Big Blues: The Unmaking of IBM

NON FICTION BOOK REVIEW  
470 words

Title:  Big Blues: The Unmaking of IBM;  by Paul Carroll; Crown 
Publishers; hardcover., 384 pages, $31.50

Reviewer:   A. T. Connellan, "A well-told tale of stunning corporate 
incompetence."

Big Blues tells of corporate giant's dramatic pratfall

There was a time in the not too distant past when IBM was the 
preferred stock of the widows and orphans set. The striped 
blue suits of their personnel exemplified the cutting edge of 
American big Big Business, and naturally, Canadian as well. 
Those days are gone. 

How IBM the leader, became an abject follower in the 
industry it virtually created, is a fascinating tale of 
corporate failure. In recent years Big Blue stock has taken a 
battering from a high of US$175 per share to a recent low of 
US$43 3/8. In the process IBM shares lost "$75 billion of 
value--equivalent to the gross domestic product of Sweden." 
Over the past 7 years, 140,000 jobs have disappeared.    

A company, any company is not products or services, it is 
people. Through the eyes and personalities of those who built 
Big Blue, elegist Carroll brings us forward from the company's 
early roots in scales, coffee grinders, and cheese slicers. 

His portrayals range the spectrum through cocky ego-monsters, 
paternalistic tyrants, and fearful nitpickers, to the much 
admired.  Together they built a company that awed the world, and then 
evolved to a stunning study in bureaucratic inertia that would 
put your worst nightmares of government incompetence to shame. 
In the process Microsoft, Compaq, and virtually every other 
major and minor hard and soft ware company prospered from 
IBM's inability to succeed from success.

In the first few years of reviewing books for you, my PC 
"training wheels" were an IBM PCjr, the computer Big Blue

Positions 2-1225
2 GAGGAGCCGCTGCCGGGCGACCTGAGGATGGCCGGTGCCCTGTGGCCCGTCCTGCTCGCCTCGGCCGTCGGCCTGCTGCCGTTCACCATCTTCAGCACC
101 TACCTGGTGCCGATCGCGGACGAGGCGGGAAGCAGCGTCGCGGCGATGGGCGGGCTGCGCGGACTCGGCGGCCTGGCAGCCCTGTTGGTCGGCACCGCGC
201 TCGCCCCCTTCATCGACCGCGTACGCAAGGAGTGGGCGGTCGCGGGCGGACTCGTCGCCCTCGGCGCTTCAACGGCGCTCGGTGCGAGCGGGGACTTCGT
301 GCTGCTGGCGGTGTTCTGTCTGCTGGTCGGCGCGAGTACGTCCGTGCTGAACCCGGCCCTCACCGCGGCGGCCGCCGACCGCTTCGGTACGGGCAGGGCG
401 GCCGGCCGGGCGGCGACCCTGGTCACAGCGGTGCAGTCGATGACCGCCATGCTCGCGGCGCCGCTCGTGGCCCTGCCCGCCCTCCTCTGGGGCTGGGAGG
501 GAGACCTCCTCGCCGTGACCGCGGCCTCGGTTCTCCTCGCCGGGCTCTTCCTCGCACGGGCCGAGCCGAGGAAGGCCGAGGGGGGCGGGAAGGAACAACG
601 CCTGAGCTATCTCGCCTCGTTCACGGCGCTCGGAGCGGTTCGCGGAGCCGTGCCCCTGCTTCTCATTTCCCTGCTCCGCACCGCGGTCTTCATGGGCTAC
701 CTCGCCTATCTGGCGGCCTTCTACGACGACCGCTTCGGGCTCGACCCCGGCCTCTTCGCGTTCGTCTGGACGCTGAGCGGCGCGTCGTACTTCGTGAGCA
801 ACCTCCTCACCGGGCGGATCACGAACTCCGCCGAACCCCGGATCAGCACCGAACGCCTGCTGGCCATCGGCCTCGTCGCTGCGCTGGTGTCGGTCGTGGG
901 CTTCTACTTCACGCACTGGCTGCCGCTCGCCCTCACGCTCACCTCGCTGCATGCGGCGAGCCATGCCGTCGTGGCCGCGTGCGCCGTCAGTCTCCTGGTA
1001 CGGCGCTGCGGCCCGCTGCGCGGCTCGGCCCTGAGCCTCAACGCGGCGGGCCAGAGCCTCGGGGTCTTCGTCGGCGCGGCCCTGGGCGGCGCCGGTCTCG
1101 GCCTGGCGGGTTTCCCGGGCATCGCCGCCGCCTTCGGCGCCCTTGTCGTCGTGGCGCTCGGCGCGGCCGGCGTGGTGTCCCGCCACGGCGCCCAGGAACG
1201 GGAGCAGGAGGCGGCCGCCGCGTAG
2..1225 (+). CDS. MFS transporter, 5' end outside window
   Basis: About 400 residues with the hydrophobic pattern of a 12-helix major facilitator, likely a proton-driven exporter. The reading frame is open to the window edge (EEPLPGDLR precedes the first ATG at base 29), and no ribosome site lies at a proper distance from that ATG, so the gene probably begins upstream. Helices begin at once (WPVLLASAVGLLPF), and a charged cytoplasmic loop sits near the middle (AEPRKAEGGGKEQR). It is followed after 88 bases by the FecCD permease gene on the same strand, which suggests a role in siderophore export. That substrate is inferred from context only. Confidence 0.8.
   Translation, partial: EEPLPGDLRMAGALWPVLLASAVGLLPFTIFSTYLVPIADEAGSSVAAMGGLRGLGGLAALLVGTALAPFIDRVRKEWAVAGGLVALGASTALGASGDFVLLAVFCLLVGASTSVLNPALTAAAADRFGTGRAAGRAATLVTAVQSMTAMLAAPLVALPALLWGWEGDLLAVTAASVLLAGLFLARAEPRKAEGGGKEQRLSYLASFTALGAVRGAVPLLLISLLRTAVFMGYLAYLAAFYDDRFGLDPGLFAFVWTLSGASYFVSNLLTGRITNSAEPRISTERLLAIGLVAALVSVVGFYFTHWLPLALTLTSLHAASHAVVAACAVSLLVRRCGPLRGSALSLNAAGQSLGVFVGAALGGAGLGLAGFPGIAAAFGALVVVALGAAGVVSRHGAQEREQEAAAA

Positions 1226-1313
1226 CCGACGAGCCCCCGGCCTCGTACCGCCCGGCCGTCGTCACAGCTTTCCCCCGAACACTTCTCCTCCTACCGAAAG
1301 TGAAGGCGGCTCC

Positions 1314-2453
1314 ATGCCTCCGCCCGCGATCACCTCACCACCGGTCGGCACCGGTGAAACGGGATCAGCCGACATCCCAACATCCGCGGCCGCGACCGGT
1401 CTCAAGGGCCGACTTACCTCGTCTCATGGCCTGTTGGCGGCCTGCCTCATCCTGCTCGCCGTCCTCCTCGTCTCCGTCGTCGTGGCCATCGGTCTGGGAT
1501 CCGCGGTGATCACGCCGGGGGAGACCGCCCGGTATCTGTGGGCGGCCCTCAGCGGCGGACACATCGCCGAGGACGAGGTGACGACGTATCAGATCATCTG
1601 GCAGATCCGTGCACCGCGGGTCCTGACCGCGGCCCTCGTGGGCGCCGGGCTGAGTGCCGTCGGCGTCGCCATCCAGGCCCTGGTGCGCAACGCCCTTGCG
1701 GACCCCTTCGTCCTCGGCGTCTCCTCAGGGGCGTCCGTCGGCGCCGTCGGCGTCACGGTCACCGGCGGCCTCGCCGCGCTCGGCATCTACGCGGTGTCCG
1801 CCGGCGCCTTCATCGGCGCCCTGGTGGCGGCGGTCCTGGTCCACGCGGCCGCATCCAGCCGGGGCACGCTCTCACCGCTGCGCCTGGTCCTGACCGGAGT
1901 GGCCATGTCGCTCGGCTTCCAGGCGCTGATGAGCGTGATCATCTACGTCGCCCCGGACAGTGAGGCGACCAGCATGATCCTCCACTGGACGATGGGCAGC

pretends never existed. In fact, over 700,000 were sold. When 
IBM denied parenthood, PC Enterprises sprang up in Belmar New 
Jersey, dedicated to up-grading and supplying the peripherals 
and additions for the PCjr that IBM had originally promised. 
Today, it is an example of the many successful start-ups that 
owe their life to Big Blue stupidity. 

Couched in elegant irreverence, Carroll uses liberal doses 
of black humor in his over the shoulder examination of "a 
distinctly American tragedy". For instance, the difference in 
approach between companies is defined as, Apple; "Ready, Fire, 
Aim," and IBM; "Ready, Aim, Aim, Aim...." He reads light and 
entertainingly, and has a way of getting into people and 
finding great quotes. On IBM jokes alone, it is worth the 
price. 
Big Blues is a most timely book. Recently there have been 
stirrings of revival at IBM. The new chairmans announcements 
of Apple joint ventures and new products, have some mutual 
funds buying. Some analysts however, advise a hold-off until 
the stock hits the $10 to $20 range. 

Is the plummet over, or is Big Blue to rise only to fall 
again? A word of warning, keep your cash register receipt. On 
page 152 my copy came apart. Can that be an omen? 


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